PLUG INTO SMARTER POWER AND LIGHTING
It’s a sexy scenario: A dramatic lightning strike threatens to bring down power in a large warehouse, and an AV integrator with a networked, remote-monitored solution rides to the rescue.
Unfortunately, the reality is much less dramatic. Most experiences with post-installation power problems, some 80-percent, occur within a customer’s facility. “Lightning strike problems are rare occurrences,” said Dave Perrotta, vice president of operations and engineering at ESP/SurgeX. “There are more issues with pieces of equipment or with construction taking place.”
Citing a more commonplace scenario, he described a facility where consumer goods are tested and rated: “They had consistent problems and couldn’t figure out the source. We were able to look in remotely and pinpoint the problem. It was caused by a damaged transformer outside the building.”
Just the same, lightning strikes are catastrophic events, and even those strikes miles away can impact power grids. “When strikes occur periodically with storms, even if they’re not direct strikes, the customer sees error codes and we can look in and detect any patterns such as a pattern where power drops and lights flicker every day at certain times,” Perrotta noted. “And, we can recommend other devices such as UPSs or voltage regulators.”
Meanwhile the devices themselves are approaching lightning speed, growing smarter and smarter in terms of recording and diagnosing power problems.
“They are becoming self-contained expert systems that can warn you about a pattern of problems, along with other measurements such as ground wire going bad or supply voltage not being where it should be,” Perrotta noted.
Protect and Serve
Power is the most important element of a system, said John Benz, director of the power and accessories business segment at Core Brands. “At Furman, we may be coming from a biased perspective, but without power, electronics aren’t electronic anymore. They are just black boxes that take up space. Electronics systems are, by definition, wholly reliant on power to operate. It’s the lifeblood of a system.”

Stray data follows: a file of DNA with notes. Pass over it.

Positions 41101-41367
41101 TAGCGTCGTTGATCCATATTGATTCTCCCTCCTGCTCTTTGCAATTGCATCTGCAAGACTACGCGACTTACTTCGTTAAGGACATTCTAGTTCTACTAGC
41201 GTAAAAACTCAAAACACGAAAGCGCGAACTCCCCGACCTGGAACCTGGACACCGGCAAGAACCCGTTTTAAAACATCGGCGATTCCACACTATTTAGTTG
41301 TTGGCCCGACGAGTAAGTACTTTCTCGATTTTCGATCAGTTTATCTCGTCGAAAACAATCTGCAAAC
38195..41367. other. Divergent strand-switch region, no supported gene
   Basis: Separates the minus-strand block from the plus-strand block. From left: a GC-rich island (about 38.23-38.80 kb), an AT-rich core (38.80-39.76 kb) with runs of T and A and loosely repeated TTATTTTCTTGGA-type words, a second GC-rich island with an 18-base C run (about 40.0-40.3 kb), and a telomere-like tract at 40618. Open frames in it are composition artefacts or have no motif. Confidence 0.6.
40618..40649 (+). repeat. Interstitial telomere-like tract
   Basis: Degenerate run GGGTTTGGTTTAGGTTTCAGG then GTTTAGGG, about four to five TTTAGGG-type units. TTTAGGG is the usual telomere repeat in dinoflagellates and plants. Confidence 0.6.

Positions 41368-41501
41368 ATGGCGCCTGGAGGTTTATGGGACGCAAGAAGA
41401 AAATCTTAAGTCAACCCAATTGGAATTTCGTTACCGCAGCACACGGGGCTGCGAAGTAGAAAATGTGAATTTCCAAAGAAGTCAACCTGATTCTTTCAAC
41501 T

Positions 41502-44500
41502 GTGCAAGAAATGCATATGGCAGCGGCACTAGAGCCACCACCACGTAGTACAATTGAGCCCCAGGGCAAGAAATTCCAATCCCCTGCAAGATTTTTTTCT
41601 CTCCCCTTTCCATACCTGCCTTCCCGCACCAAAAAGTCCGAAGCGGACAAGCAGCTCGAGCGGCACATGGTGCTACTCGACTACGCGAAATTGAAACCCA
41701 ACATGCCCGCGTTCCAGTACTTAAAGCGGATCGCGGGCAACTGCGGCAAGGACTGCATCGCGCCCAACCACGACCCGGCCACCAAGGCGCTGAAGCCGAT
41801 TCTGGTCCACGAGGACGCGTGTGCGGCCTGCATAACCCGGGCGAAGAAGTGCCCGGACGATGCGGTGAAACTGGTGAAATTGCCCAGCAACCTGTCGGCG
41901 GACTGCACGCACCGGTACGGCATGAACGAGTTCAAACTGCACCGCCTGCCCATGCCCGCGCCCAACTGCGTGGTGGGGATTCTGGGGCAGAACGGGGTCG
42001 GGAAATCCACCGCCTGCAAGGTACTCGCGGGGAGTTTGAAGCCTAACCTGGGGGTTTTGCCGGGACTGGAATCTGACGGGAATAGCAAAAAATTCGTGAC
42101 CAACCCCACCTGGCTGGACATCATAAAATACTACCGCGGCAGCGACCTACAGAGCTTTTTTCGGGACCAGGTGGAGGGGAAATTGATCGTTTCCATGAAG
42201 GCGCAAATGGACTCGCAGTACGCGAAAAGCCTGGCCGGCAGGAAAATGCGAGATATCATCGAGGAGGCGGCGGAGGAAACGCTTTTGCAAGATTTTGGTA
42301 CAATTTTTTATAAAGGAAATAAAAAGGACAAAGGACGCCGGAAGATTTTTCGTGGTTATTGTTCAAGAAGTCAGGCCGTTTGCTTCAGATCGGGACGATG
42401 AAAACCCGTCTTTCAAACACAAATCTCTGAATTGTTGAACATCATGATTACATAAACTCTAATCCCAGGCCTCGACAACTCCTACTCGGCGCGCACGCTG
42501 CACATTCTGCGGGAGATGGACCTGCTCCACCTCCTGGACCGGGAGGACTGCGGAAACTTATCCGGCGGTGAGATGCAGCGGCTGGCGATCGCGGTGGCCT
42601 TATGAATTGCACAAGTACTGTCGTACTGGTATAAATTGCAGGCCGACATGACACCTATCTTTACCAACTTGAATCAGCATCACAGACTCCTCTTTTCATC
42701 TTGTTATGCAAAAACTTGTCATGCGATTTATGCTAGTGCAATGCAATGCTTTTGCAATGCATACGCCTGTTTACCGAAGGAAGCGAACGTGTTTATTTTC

In recent years, however, the IP network has also emerged as a mission-critical element of a system. Like power, without a network, the system is no longer a system, he said. “If the elements of the system cannot communicate together, they cannot work together, and the system is now only a collection of discrete, independent parts.”
It stands to reason that coordinating these two critical elements would create greater benefits for the good of an integrated system, and, in reality, power and network management do go hand in hand for a number of reasons.
A common solution for a network issue, the hard reboot, can be performed automatically or remotely when a device falls off a network, Benz said. “While myriad circumstances may be the cause of the issue, such as IP address conflicts, interference on a wireless network, etc., a hard reboot of the endpoint device is a go-to fix no matter what instigated the problem.”
Today’s networked power management devices allow users to perform hard reboots from the cloud, and some can monitor IP addresses on the network and automatically reboot devices if there is a network disruption or lock up, with no intervention required. Additionally, periodic reboots of network equipment by scheduling power cycles with a networked power management device can improve network uptime and performance by clearing caches and refreshing network connections. Modems, routers, and switches can be hard-rebooted during off-use hours to keep the network healthy.